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  11. Darth Marr

    Darth Marr Captain FULL MEMBER

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    • The Lt Gen DB Shekatkar Committee—appointed by the government to enhance the combat potential of the armed forces and re-balancing defence expenditure—has recommended a number of measures to trim, redeploy and integrate manpower under the Ministry of Defence (MoD) in a gradual manner to meet the objective of an agile but effective military to meet current and future threats that India faces, BharatShakti has learnt after speaking to multiple sources including some members of the panel.
    • If majority of its recommendations are implemented over the next five years, the government can save up to Rs 25,000 crore from its current expenditure. The Committee has however warned that the implementation cannot be selective. As the report has apparently noted: the redeployment of manpower from and downsizing of some of the organisations under the MoD will have to be across the board and ruthless to be effective. Moreover, the
    • Shekatkar Committee has made it clear that the saving made as a result of its recommendations must be redeployed in enhancing the combat capabilities of the Indian armed forces and not be merged in the general budget.
    • After taking into account the nature threats that the country is likely to face in coming decades, the committee has in fact recommended that the defence budget should be in the range of 2.5 and three per cent of the GDP.
    • The panel notes that the Indian Army—unlike the Indian Navy and the Indian Air Force—will have to remain a manpower-intensive force because of its major deployment in the mountains against both its major adversaries, China and Pakistan. As a result the sustenance budget of the Indian Army will be higher than the other two services leaving very little money for capital acquisition. The panel has reportedly therefore recommended that a ‘roll on’ plan for fresh acquisitions be introduced so as to overcome the practice of ‘surrendering’ funds at the end of every financial year.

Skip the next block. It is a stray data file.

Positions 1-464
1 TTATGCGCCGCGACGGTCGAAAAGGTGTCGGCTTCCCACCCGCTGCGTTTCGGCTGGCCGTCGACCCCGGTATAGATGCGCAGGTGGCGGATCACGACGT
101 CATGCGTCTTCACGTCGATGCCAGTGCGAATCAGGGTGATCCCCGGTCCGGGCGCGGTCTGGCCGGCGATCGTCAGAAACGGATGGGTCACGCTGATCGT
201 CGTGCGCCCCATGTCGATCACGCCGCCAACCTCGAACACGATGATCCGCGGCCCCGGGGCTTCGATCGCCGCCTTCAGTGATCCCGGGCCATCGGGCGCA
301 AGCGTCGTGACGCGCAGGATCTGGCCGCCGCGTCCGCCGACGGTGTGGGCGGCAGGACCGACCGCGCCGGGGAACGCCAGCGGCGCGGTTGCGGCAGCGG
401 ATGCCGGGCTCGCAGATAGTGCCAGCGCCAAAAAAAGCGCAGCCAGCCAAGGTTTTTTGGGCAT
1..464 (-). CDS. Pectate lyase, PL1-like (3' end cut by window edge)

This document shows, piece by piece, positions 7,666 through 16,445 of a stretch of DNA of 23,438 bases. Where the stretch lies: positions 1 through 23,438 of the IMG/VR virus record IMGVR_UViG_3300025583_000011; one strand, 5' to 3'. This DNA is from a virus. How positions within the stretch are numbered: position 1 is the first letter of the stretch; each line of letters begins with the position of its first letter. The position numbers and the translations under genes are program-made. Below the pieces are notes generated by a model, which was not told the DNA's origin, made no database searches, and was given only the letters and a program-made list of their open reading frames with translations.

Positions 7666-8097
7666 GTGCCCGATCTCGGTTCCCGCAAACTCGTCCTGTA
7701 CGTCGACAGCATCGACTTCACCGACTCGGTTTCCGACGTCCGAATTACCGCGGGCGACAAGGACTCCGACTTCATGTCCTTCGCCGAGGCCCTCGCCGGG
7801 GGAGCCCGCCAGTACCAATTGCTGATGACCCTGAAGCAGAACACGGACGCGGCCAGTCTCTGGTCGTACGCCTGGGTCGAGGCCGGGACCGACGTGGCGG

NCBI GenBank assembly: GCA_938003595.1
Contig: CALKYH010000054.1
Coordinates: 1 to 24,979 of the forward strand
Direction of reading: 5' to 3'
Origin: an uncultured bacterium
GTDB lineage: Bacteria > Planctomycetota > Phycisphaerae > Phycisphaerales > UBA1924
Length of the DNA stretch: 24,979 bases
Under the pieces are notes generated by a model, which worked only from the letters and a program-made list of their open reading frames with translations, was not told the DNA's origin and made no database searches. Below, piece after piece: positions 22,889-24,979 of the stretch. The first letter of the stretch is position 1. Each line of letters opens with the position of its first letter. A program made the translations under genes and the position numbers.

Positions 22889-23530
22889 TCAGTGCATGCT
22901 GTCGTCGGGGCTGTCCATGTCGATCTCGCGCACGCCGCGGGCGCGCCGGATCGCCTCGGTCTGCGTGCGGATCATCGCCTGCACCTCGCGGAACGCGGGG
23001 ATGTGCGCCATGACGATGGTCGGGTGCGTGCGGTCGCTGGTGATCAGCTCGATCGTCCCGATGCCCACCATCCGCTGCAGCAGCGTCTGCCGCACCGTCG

• The panel has also suggested the financial powers of all the three chiefs and vice chiefs be enhanced further to quicken the pace of acquisitions.
    • Shekatkar Committee has recommended that the role of non-combat organisations paid for and sustained by the defence budget be subjected to a performance audit. Some of these organisations mentioned in the report are Defence Estates, Defence Accounts, DGQA, Ordnance Factory Board (OFB), DRDO, and the National Cadet Corps (NCC). Once a professional and objective review is carried out, the committee said, substantial savings can be achieved by downsizing or rationalising the manpower in these organisations.
    • The committee has also suggested the establishment of a Joint Services War College for training for middle level officers (the higher command course for instance), even as the three separate War Colleges—currently at Mhow, Secunderabad and Goa—for Army, Air Force and Navy could continue to train younger officers for their respective service. Similarly it has recommended that the Military Intelligence School at Pune be converted to a tri-service Intelligence training establishment.
    • Committee also highlighted the increasing reluctance on part of the state governments to renew lease of land for crucial firing ranges for the troops. Increasing urbanisation and pressure on land has meant that the armed forces have to battle political and bureaucratic pressure to retain the existing firing ranges. The panel has therefore suggested better coordination between the MoD and state governments to overcome this problem.(I believe Committee is talking about Mamta govt. charging obscene prices for land acquisition for Army)
    • Committee has also suggested that the armed forces ramp up the quantum of training on various simulators. The new recruits can do about 60 per cent of their firing training on simulators, resulting in substantial savings to the tune of Rs 20-25 crore per annum in expenditure of training ammunition, the committee has suggested.Several other suggestions to improve efficiency of Border Roads Organisation (BRO), re-orienting the training staff of NCC by utilising more ex-servicemen and Junior Commissioned Officers (JCOs) to free young serving officers for more mainline jobs and even recommending the possibility of shifting NCC under the Human Resources Development (HRD) Ministry.
    • Shekatkar Committee too has said a 4-star Chief of Defence Staff (CDS)—or a Permanent Chairman Chiefs of Staff Committee—be appointed as a ‘chief coordinator’ between the military and the Ministry of Defence. It has however stressed on retaining the primacy of the three service chiefs in operational and administrative roles even while suggesting establishment of three or four integrated commands in medium to long term. This aspect will however need further deliberation at the highest level, the committee has suggested.

    The entire report, it appears is focussed on shedding the flab in the MoD and make India’s armed forces more agile and technology-oriented to meet current and future national security objectives.



    source
    http://bharatshakti.in/all-you-wanted-to-know-about-the-shekatkar-committee-report/
     
    Last edited: Aug 31, 2017
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  12. Agent_47

    Agent_47 Admin - Blog IDF NewBie

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  13. Hellfire

    Hellfire Devil's Advocate THINKER